Weegy: State and federal lawmakers are finally realizing that controlling prison costs means controlling recidivism - by helping newly released people establish viable lives once they get out of jail. [ A report just out from a group of 100 policy makers, including elected officials, established by the Council of State Governments argues that the country needs to reinvent its corrections system. In the place of a system that locks people up and shoves them out the door when their sentences are finished, the report, by the Re-Entry Policy Council, envisions "re-entry" services that reintegrate ex-offenders into their communities. This line of thinking is long overdue. The United States has 2.1 million people behind bars on any given day - nearly seven times the number three decades ago. Corrections costs have risen accordingly - from about $9 billion a year two decades ago to more than $60 billion a year today - making corrections the second-fastest-growing expense in state budgets, after Medicaid. The portrait of the inmate population offered in the report leaves no doubt as to why two-thirds of the people who leave prison are rearrested within a few years. These people were marginally employable before they went to jail - nearly half earned less than $600 a month. They are even less employable afterward, thanks to criminal records. In addition, many of them suffer from mental illnesses that often go untreated after release. The social services necessary for successful re-entry are virtually nonexistent in most communities. The new report offers an exhaustive prescription for changing the status quo: states will need to coax disparate parts of their systems to work together. State officials will also have to re-educate voters, who have grown accustomed to a corrections philosophy that begins and ends with merely locking people up for the longest possible period of time. These policies will need to change, and quickly, if the states are to solve the recidivism problem and develop programs that help former inmates find homes, training, jobs and places in their communities. ]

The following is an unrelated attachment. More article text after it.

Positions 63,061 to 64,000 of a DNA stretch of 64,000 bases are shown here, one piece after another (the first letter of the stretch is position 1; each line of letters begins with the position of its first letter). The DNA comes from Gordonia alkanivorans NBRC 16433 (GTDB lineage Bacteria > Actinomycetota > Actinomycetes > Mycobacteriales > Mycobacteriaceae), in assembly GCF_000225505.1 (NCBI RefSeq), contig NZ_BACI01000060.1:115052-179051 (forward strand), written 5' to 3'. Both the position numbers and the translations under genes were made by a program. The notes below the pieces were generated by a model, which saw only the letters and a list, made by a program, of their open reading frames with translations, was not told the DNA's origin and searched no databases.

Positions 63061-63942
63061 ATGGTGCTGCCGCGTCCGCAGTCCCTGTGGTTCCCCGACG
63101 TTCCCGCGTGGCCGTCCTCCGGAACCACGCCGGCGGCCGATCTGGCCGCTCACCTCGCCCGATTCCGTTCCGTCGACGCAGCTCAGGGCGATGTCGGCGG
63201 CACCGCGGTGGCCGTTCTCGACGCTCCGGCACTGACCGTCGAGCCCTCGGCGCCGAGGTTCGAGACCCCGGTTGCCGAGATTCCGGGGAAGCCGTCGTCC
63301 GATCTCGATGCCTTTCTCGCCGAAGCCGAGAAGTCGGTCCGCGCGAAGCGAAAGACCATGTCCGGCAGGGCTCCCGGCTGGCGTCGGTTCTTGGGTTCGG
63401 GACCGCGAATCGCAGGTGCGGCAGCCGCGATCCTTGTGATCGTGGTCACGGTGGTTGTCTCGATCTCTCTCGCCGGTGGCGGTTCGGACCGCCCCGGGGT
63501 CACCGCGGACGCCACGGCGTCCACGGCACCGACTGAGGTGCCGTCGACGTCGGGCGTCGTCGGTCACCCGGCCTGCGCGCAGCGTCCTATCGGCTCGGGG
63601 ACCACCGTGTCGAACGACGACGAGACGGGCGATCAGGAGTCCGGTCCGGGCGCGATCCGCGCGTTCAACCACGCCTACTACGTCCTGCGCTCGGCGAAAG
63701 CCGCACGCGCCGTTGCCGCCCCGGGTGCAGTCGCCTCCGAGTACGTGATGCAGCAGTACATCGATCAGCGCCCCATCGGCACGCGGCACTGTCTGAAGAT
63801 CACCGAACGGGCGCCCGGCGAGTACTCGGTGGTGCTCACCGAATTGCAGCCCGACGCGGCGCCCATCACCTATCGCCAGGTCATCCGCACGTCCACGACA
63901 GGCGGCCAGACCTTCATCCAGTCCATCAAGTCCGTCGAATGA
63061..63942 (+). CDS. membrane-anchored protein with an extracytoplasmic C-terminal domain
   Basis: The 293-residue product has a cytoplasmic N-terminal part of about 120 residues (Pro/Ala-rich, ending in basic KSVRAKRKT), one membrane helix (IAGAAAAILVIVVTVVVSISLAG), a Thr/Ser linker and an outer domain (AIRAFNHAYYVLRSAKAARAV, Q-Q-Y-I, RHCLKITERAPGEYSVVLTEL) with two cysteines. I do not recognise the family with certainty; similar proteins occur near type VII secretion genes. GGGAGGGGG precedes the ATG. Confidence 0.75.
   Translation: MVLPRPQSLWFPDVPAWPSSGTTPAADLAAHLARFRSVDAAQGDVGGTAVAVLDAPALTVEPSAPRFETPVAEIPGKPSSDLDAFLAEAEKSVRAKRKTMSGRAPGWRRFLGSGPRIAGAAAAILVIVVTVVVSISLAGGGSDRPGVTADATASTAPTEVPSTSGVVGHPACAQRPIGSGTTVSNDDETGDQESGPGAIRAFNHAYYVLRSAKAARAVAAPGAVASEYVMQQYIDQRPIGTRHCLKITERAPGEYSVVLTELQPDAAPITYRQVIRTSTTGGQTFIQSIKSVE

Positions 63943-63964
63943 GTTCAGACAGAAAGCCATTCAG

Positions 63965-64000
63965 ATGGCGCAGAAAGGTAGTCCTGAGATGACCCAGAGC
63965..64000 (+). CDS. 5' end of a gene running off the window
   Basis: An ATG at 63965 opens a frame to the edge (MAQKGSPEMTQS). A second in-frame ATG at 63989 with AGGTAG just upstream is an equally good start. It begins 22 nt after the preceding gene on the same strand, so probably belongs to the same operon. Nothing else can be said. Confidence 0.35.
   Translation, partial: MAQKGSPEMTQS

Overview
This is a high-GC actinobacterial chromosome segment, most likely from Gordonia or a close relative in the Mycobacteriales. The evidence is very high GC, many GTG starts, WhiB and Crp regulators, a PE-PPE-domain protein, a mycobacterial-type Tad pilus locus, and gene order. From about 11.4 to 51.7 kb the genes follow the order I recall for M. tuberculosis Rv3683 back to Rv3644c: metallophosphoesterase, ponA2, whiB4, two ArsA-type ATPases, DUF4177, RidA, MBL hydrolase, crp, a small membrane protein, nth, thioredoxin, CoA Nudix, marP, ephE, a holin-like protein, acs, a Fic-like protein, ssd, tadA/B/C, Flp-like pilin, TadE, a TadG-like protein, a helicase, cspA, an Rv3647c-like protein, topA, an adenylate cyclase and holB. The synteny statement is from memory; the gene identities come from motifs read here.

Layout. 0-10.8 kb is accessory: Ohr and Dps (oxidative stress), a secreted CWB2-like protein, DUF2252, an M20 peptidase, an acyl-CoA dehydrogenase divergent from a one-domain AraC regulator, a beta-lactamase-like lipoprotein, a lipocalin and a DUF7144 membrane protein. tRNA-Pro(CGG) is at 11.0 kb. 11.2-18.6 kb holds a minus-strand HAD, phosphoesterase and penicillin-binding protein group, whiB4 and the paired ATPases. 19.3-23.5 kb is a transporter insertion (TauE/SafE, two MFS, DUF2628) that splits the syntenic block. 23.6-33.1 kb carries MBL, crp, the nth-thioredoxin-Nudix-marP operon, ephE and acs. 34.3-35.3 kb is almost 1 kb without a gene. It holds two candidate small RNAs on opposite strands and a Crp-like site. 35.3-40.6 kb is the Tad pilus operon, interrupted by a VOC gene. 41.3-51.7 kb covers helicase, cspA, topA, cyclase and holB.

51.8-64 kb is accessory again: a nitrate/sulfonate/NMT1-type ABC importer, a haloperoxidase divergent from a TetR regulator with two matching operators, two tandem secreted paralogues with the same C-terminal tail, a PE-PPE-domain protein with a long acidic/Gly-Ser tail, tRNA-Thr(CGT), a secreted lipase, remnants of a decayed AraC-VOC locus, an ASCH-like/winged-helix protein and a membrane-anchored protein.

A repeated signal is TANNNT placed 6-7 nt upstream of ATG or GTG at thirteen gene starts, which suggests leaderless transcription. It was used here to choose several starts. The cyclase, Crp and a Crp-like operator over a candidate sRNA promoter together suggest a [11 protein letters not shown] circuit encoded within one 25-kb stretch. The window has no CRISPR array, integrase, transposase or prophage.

Expert answered|Dmcinnita|Points 10|

Question
Asked 11/21/2012 8:49:01 AM
0 Answers/Comments
New answers
Rating

There are no new answers.

Comments

There are no comments.

Add an answer or comment
Log in or sign up first.
26,528,027 questions answered
Popular Conversations
What is the primary mission of the Department of Homeland ...
Weegy: The primary mission of the Department of Homeland Security is " ensuring that the United States and its citizens ...
12/12/2017 7:12:59 AM| 4 Answers
This year, after a lengthy, noisy debate, they decided to take ...
Weegy: This year, after a lengthy, noisy debate, they decided to take separate vacations. This is a Simple Sentence. ...
12/10/2017 4:51:34 AM| 4 Answers
Which one of the following types of sentences gives a command or ...
Weegy: Do your work! The sentence above is an example of an IMPERATIVE sentence. User: Which one of the following ...
12/8/2017 6:12:32 AM| 3 Answers
Shakespeare was born in London in 1564. User: Jonathan Swift ...
Weegy: Jonathan Swift wrote Gulliver's Travels. TRUE. User: Shelley's life was contrary to the ideas he explored in ...
12/13/2017 7:08:02 AM| 2 Answers
A scientific _______ is a principle that describes the behavior of a ...
Weegy: A scientific LAW is a principle that describes the behavior of a natural phenomenon. User: The gradient of ...
12/4/2017 2:17:59 PM| 2 Answers
The American College of Sports Medicine (ACSM) recommends doing ...
Weegy: I thing adults should get at least 150 minutes of moderate-intensity exercise per week. [ Exercise ...
12/6/2017 9:19:04 AM| 2 Answers
Weegy Stuff
S
L
Points 96 [Total 112] Ratings 4 Comments 56 Invitations 0 Offline
S
Points 10 [Total 10] Ratings 1 Comments 0 Invitations 0 Offline
S
Points 5 [Total 5] Ratings 0 Comments 5 Invitations 0 Offline
S
P
L
P
Points 1 [Total 166] Ratings 0 Comments 1 Invitations 0 Offline
* Excludes moderators and previous
winners (Include)
Home | Contact | Blog | About | Terms | Privacy | © Purple Inc.